Development of an ontology supporting failure analysis of surface safety valves used in Oil & Gas applications
Document typeBachelor thesis
Rights accessOpen Access
The project describes how to apply Root Cause Analysis (RCA) in the form of a Failure Mode Effect and Criticality Analysis (FMECA) on hydraulically actuated Surface Safety Valves (SSVs) of Xmas trees in oil and gas applications, in order to be able to predict the occurrence of failures and implement preventive measures such as Condition and Performance Monitoring (CPM) to improve the life-span of a valve and decrease maintenance downtime. In the oil and gas industry, valves account for 52% of failures in the system. If these failures happen unexpectedly it can cause a lot of problems. Downtime of the oil well quickly becomes an expensive problem, unscheduled maintenance takes a lot of extra time and the lead-time for replacement parts can be up to 6 months. This is why being able to predict these failures beforehand is something that can bring a lot of benefits to a company. To determine the best course of action to take in order to be able to predict failures, a FMECA report is created. This is an analysis where all possible failures of all components are catalogued and given a Risk Priority Number (RPN), which has three variables: severity, detectability and occurrence. Each of these is given a rating between 0 and 10 and then the variables are multiplied with each other, resulting in the RPN. The components with an RPN above an acceptable risk level are then further investigated to see how to be able to detect them beforehand and how to mitigate the risk that they pose. Applying FMECA to the SSV mean breaking the system down into its components and determining the function, dependency and possible failures. To this end, the SSV is broken up into three sub-systems: the valve, the actuator and the hydraulic system. The hydraulic system is the sub-system of the SSV responsible for containing, transporting and pressurizing of the hydraulic fluid and in turn, the actuator. It also contains all the safety features, such as pressure pilots, and a trip system in case a problem is detected in the oil line. The actuator is, as the name implies, the sub-system which opens and closes the valve. It is made up of a number of parts such as a cylinder, a piston and a spring. These parts are interconnected in a number of ways to allow the actuator to successfully perform its function. The valve is the actual part of the system which interacts with the oil line by opening and closing. Like the actuator, this sub-system is broken down into a number of parts which work together to perform its function. After breaking down and defining each subsystem on a functional level, a model was created using a functional block diagram. Each component also allows for the defining of dependencies and interactions between the different components and a failure diagram for each component. This model integrates the three sub-systems back into one, creating a complete picture of the entire system which can then be used to determine the effects of different failures in components to the rest of the system. With this model completed we created a comprehensive FMECA report and test the different possible CPM solutions to mitigate the largest risks.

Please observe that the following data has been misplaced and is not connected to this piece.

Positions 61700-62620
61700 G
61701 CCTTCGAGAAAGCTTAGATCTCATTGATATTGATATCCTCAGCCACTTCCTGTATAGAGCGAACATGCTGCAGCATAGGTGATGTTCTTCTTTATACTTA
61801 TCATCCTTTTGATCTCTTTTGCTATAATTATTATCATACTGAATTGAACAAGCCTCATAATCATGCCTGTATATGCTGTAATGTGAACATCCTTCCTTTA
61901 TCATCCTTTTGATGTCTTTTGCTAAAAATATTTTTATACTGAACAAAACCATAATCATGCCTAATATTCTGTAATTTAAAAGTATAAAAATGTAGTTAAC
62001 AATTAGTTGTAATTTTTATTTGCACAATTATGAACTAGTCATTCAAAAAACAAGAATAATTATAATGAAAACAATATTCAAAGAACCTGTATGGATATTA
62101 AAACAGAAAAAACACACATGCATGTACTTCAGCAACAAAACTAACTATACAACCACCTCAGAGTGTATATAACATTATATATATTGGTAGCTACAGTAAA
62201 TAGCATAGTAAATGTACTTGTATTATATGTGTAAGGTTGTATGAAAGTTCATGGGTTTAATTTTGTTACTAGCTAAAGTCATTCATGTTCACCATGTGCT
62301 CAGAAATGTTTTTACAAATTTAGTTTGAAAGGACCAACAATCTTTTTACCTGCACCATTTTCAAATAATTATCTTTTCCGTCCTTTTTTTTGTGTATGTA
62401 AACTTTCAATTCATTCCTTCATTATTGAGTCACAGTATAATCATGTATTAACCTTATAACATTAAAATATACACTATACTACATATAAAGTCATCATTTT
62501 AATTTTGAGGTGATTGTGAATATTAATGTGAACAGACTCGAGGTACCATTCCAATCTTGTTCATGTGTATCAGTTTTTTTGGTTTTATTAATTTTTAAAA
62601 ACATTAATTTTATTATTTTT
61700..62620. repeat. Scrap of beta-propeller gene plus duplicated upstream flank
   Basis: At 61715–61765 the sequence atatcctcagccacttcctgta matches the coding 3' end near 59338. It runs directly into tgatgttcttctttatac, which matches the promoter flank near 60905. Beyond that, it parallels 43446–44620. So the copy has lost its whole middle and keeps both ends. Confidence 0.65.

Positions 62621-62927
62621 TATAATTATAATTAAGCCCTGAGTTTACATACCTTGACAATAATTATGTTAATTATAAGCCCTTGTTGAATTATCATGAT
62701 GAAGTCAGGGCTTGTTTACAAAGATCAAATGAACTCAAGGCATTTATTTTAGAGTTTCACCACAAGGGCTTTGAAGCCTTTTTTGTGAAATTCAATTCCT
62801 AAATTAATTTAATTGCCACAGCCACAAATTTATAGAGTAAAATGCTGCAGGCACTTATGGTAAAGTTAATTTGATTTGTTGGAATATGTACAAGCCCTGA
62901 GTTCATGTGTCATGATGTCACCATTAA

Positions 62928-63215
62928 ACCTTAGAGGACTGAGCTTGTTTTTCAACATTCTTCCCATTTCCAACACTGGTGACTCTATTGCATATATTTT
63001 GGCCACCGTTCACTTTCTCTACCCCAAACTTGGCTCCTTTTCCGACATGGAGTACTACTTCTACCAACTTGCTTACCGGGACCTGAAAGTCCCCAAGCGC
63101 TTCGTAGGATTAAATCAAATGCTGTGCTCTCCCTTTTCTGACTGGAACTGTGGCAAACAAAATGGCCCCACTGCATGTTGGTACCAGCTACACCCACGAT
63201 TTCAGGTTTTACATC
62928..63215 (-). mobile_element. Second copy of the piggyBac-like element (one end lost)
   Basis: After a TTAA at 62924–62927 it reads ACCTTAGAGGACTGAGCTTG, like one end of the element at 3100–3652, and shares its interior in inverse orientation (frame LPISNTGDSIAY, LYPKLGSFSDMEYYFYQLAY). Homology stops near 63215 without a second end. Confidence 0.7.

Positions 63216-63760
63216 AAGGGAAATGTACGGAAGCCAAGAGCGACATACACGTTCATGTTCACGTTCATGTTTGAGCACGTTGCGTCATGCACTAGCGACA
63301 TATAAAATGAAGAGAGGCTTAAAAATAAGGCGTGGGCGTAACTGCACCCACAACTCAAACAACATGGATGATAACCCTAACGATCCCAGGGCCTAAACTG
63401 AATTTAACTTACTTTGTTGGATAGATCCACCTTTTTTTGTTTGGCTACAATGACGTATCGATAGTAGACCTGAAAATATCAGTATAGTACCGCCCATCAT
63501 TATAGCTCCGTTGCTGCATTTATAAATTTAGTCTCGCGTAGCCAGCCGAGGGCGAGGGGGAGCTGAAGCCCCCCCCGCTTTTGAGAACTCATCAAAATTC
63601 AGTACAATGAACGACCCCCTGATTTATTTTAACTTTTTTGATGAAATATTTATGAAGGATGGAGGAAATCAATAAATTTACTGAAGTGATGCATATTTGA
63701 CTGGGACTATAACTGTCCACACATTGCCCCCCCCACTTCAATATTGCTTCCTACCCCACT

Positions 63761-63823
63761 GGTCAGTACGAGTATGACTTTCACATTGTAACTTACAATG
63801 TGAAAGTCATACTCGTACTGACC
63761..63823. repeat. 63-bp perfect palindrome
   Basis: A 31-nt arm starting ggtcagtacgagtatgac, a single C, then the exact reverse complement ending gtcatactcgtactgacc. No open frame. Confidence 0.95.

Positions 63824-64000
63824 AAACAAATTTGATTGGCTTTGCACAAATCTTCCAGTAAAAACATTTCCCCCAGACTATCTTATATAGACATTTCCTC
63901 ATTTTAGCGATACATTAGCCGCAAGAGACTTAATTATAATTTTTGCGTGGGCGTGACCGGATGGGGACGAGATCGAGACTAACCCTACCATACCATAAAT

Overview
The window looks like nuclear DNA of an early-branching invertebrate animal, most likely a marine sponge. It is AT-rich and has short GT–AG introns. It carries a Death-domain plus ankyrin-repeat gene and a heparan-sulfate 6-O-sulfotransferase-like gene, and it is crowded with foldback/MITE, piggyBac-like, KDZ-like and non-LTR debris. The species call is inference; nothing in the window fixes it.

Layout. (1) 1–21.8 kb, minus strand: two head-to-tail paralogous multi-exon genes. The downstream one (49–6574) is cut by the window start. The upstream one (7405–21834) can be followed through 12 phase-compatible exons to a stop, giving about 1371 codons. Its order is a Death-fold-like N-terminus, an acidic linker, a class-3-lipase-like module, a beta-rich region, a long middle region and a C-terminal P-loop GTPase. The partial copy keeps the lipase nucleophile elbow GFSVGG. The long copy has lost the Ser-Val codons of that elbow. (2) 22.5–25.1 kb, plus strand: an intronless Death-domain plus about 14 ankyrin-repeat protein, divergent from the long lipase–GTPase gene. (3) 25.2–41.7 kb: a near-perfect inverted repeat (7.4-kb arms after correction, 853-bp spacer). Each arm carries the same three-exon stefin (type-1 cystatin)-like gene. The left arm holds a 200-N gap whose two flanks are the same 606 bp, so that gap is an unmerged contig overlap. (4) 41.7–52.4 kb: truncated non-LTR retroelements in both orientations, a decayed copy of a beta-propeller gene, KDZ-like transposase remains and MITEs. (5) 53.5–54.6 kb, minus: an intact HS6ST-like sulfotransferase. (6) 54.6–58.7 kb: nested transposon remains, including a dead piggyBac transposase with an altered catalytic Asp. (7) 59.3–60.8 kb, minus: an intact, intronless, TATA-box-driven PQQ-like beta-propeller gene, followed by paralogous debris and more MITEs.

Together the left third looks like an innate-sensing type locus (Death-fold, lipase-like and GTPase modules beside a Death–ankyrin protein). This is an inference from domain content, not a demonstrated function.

Treball desenvolupat dins el marc del programa 'European Project Semester'.